Genetic Map Webpage;;

The Perkins et. al. compendia cross-referenced to genetic and molecular information are being put on line, fully searchable genetic stock and molecular biology technique and vector information is at

(, fullysearchable EST databases exist at

( and

( and the WEB page for the Neurospora genome sequencing effort is (


D. discoideum

T. thermophila

S. pombe

N. crassa



# of labs


~50 (mainly US, some in Europe and Japan)

>200 world-wide

~70 in US;~ 80 in rest of the world

# of investigators

492 on Dicty WWW server list


>1,000 (estimate)

250 in US; 250 in rest of the world


# of investigators

492 on Dicty WWW server list


>1,000 (estimate)

250 in US; 250 in rest of the world


Kuspa, A. and Loomis, W.F. Ordered yeast artificial chromosome clones representing the D. discoideum genome. PNAS USA 93:5562-5566.1996.

Maeda, Y., Inouye, K. and Takeuchi, I. [eds.] Dictyostelium.

A model system for cell and developmental biology. Universal Academic Press: Tokyo, Japan, 1997.

Parent, C.A., and P.N. Devreotes. Molecular genetics of signal transduction in Dictyostelium. Annu. Rev. Biochem. 65:411-440.1966.

Asai, D.J and J.D. Forney, eds. Methods in Cell Biology: Tetrahymena thermophila. Academic Press, San Diego, CA In press (1999).

Coyne, R.S., D.L. Chalker, and M.C. Yao. 1996. Genome downsizing

during ciliate development: nuclear division of labor through chromosome restructuring. Annu. Rev. Genet. 30: 557-578.

Gall, J.G. (1986). The molecular biology of ciliated protozoa (Orlando: Academic Press, Inc.).

Frankel, J. 1989. Pattern Formation: Ciliate Studies and Models. Oxford University Press, New York, NY.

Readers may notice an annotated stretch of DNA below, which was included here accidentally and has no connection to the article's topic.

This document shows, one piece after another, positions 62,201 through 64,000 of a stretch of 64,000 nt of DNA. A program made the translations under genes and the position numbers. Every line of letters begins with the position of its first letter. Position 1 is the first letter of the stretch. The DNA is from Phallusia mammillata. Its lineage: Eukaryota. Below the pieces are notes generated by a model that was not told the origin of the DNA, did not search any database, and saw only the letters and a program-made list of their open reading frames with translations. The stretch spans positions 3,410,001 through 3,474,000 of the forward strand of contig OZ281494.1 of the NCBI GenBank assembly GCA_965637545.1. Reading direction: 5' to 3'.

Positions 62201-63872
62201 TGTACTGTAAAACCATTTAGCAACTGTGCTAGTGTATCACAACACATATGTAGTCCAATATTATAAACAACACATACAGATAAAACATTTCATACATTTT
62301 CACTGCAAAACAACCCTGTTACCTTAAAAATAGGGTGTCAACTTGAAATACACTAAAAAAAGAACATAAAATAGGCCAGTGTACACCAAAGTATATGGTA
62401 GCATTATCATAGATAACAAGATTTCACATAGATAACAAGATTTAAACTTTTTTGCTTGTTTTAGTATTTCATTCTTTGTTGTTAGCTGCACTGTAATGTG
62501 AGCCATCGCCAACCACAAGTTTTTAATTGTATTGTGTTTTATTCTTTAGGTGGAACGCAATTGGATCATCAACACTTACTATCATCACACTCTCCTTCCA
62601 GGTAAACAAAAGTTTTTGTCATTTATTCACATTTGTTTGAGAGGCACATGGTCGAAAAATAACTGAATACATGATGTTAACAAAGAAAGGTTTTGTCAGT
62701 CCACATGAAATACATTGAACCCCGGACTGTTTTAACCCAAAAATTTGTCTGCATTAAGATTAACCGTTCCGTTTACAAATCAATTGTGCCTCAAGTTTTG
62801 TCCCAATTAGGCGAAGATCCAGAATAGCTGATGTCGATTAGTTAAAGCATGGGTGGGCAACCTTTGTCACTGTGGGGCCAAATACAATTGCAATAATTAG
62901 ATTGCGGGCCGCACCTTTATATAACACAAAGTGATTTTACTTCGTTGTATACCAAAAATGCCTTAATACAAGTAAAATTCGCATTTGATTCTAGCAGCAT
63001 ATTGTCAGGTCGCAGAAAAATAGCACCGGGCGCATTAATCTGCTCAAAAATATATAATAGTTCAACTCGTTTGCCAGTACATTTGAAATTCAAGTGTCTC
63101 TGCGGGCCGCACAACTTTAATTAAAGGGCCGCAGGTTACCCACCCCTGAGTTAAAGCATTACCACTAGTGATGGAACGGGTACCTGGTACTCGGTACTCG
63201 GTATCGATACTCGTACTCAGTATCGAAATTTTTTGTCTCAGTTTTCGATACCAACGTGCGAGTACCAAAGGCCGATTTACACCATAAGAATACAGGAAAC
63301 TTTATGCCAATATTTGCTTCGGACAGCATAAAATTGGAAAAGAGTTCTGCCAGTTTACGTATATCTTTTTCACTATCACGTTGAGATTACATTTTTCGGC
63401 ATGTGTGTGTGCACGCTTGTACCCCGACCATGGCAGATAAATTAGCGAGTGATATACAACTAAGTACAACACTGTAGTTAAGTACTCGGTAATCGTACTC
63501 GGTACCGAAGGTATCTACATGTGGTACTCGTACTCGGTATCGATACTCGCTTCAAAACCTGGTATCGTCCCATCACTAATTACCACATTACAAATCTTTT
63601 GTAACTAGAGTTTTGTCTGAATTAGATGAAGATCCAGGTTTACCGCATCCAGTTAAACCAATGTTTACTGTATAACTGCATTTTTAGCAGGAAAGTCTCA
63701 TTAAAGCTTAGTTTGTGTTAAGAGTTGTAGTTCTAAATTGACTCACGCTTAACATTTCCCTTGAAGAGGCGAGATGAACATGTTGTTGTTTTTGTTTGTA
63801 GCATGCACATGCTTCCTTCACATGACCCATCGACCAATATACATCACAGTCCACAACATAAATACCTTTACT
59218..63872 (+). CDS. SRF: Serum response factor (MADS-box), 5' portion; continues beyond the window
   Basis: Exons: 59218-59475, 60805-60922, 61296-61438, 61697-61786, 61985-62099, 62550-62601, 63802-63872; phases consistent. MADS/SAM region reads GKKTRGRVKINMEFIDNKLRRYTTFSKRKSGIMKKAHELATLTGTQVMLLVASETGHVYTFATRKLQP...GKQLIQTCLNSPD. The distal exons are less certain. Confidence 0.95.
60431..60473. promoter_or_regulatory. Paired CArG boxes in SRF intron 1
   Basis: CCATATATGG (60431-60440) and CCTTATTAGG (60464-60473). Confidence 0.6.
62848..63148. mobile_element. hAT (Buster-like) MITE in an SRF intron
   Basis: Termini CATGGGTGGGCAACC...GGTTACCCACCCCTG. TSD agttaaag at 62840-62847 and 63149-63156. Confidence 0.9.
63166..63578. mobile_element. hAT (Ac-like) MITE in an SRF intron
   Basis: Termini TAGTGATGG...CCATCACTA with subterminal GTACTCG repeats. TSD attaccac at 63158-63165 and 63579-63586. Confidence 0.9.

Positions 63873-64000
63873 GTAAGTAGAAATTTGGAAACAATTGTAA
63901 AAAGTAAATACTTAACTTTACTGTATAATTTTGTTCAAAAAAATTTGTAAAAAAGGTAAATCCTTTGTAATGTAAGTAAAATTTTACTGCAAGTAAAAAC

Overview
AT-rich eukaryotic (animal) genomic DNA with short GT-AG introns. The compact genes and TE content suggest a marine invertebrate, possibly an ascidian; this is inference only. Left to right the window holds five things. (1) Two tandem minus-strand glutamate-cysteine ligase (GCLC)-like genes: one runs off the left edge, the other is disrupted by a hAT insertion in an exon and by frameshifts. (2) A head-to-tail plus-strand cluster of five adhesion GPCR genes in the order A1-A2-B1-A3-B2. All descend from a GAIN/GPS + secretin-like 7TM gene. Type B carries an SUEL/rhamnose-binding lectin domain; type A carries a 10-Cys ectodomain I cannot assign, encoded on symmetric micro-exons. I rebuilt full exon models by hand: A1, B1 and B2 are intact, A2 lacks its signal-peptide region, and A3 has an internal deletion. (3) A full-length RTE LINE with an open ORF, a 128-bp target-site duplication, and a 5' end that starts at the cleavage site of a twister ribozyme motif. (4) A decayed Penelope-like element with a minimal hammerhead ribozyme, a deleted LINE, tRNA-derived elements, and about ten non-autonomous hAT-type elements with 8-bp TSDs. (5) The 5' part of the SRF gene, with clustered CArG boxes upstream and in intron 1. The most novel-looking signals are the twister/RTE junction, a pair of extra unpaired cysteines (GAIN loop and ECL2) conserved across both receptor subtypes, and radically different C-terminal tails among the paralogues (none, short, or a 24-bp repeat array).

Orias,E (1998): Mapping the germ-line and somatic genomes of a ciliated protozoan, Tetrahymena thermophila. Genome. Res. 8, 91-99.

Wheatley, D.N., L. Rasmussen, and A. Tiedtke. 1994. Tetrahymena: a model for growth, cell cycle and nutritional studies, with biotechnological potential. Bioessays. 16: 367-372.

Hoheisel et al., High resolution cosmid and P1 maps spanning the 14 Mb genome of the fission yeast S. pombe, Cell 73: 109-120 (1993).


Mizukami et al., A 13 kb resolution cosmid map of the 14 Mb fission yeast genome by nonrandom sequence-tagged site mapping, Cell 73: 121-132 (1993).


Nasim et al. (eds.), Molecular Biology of the Fission Yeast, Academic Press, 1989.


Broach et al. (eds.), Molecular and Cellular Biology of the Yeast

Saccharomyces cerevisiae, Cold Spring Harbor Laboratory Press, 1991.


Alfa et al. Experiments with Fission Yeast: A Laboratory Course Manual, Cold Spring Harbor Laboratory Press, 1993

Aramayo, R. and Metzenberg, R.L. (1996) Meiotic transvection in fungi. Cell 86, 103-113.

Nelson, M.A., et. al..(1997) Expressed sequences from conidial,mycelial, and sexual stages of Neurospora. Fung. Genet. Biol. 21, 348 - 363.

Perkins, D.D., et. al., 1982) Chromosomal loci of Neurospora crassa. Microbiol. Rev. 46, 426-570.

Selker, E.U. (1990) Premeiotic instability of repeated sequences in Neurospora crassa. Annu. Rev. Genet. 24, 579 - 613.

Perkins, D.D. Chromosome rearrangements in Neurospora. Adv. Genetics: 36. 239-399.

Information Provided By:

W. Loomis

M. Gorovsky

G. Smith; P. Nurse; B. Barrell; J. Sgouros

R. Metzenberg; J. Dunlap; M. Nelson